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POETRY IN TRANSLATION (401). Mahmoud DARWISH (1941, Palestina – 2008, SUA): “I come from there”, “Vin de pe meleaguri îndepărtate”

July 26th, 2016 · Books, Diaspora, Famous People, PEOPLE, Poetry, POLITICAL DETENTION / DISSENT, quotations, Translations

POETRY IN TRANSLATION (401). Mahmoud DARWISH (1941, Palestina – 2008, SUA): “I come from there”, “Vin de pe meleaguri îndepărtate”

Mine is the moon .... And the immortal olive tree.

Mine is the moon ….
And the immortal olive tree.


Vin de pe meleaguri îndepărtate

Mahmoud DARWISH (1941, Palestina – 2008, SUA)


Vin de pe meleaguri îndepărtate, dar am memoria vie

Fiind zămislit, aşa cum sunt muritorii, dintr-o mumă

Într-o casă cu multe ferestre,

Având fraţi, prieteni,

Şi o celulă de închisoare cu o fereastră rece.

Valul îmi aparţine, purtat de albatroşi,

Spre un orizont ce este al meu

Cu un fir de iarbă mai mult.

La sfârşitul cuvintelor Luna îmi aparţine

Ca şi stolul de păsări

Şi măslinul nemuritor.

Am cutreierat pământul acesta înainte ca săbiile

Să facă din trupul viu o masă de ospăţ.

Eu sunt născut aici. Dau ofranda cerului, mumei sale.

Şi plâng ca să mă audă

Norul pribeag.

Am învăţat toate cuvintele supuse justiţiei sângelui

Astfel ca să înving legea.

Am învăţat toate cuvintele care le-am tocat mărunt

Ca să fac din ele un singur cuvânt: Patrie….


Versiune în limba Română de Constantin ROMAN, Londra,
© 2016, Copyright Constantin ROMAN

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Poems Mahmoud DARWISH

Poems Mahmoud DARWISH


Mahmoud Darwish

(b. 13 March 1941, Palestine – d. 9 August 2008, Houston, Texas, USA)


I Come From There

I come from there and I have memories
Born as mortals are, I have a mother
And a house with many windows,
I have brothers, friends,
And a prison cell with a cold window.
Mine is the wave, snatched by sea-gulls,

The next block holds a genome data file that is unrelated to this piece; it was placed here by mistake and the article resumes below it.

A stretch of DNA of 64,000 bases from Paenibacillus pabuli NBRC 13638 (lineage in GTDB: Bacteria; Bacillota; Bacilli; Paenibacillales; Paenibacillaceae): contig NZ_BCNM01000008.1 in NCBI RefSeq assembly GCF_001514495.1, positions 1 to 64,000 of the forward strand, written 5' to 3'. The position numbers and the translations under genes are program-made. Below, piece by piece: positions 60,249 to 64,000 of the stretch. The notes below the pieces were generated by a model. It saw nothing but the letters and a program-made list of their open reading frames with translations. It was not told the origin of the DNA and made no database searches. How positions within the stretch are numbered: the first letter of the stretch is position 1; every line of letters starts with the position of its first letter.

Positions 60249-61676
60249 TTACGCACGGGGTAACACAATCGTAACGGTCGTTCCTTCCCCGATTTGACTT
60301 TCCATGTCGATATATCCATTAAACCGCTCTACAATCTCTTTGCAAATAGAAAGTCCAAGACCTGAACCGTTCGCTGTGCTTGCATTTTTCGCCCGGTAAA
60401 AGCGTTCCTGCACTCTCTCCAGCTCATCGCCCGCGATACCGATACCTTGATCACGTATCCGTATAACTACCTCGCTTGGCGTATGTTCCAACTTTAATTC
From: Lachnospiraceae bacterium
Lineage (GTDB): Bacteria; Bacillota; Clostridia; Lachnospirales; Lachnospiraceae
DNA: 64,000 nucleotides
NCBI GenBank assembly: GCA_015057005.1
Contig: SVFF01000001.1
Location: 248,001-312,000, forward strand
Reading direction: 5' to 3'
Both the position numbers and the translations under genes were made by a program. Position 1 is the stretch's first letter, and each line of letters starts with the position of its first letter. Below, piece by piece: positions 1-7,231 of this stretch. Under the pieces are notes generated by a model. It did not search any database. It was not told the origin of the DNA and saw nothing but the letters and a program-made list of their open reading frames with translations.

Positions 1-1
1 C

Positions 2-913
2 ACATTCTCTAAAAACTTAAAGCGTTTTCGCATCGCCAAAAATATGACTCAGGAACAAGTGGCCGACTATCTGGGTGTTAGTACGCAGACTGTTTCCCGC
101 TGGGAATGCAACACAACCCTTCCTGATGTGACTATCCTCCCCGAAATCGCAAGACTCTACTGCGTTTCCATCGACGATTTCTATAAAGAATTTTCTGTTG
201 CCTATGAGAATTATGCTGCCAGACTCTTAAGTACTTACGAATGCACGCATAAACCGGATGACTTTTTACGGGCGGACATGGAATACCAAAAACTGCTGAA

I have my own view,
And an extra blade of grass.
Mine is the moon at the far edge of the words,
And the bounty of birds,
And the immortal olive tree.
I walked this land before the swords
Turned its living body into a laden table.
I come from there. I render the sky unto her mother
When the sky weeps for her mother.
And I weep to make myself known
To a returning cloud.
I learnt all the words worthy of the court of blood
So that I could break the rule.
I learnt all the words and broke them up
To make a single word: Homeland…..


* * * * *

Mahmoud Darwish

Mahmoud Darwish

  SHORT BIO NOTE: Poet and author Mahmoud Darwish (Arabic: محمود درويش‎‎, 13 March 1941 – 9 August 2008) was regarded as Palestine’s national poet. In his work, Palestine became a metaphor for the loss of Eden, birth and resurrection, and the anguish of dispossession and exile. He was the man of action through his poetry.




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POETRY IN TRANSLATION (155): Marin SORESCU (1936-1996), ROMANIA – “Passport”

July 9th, 2016 · Books, Diaspora, Education, Famous People, International Media, PEOPLE, Poetry, quotations, Reviews, Translations

POETRY IN TRANSLATION (155): Marin SORESCU (1936-1996), ROMANIA – “Passport”

Marin Sorescu - cartoon by Stefan Popa

Marin Sorescu – cartoon by Stefan Popa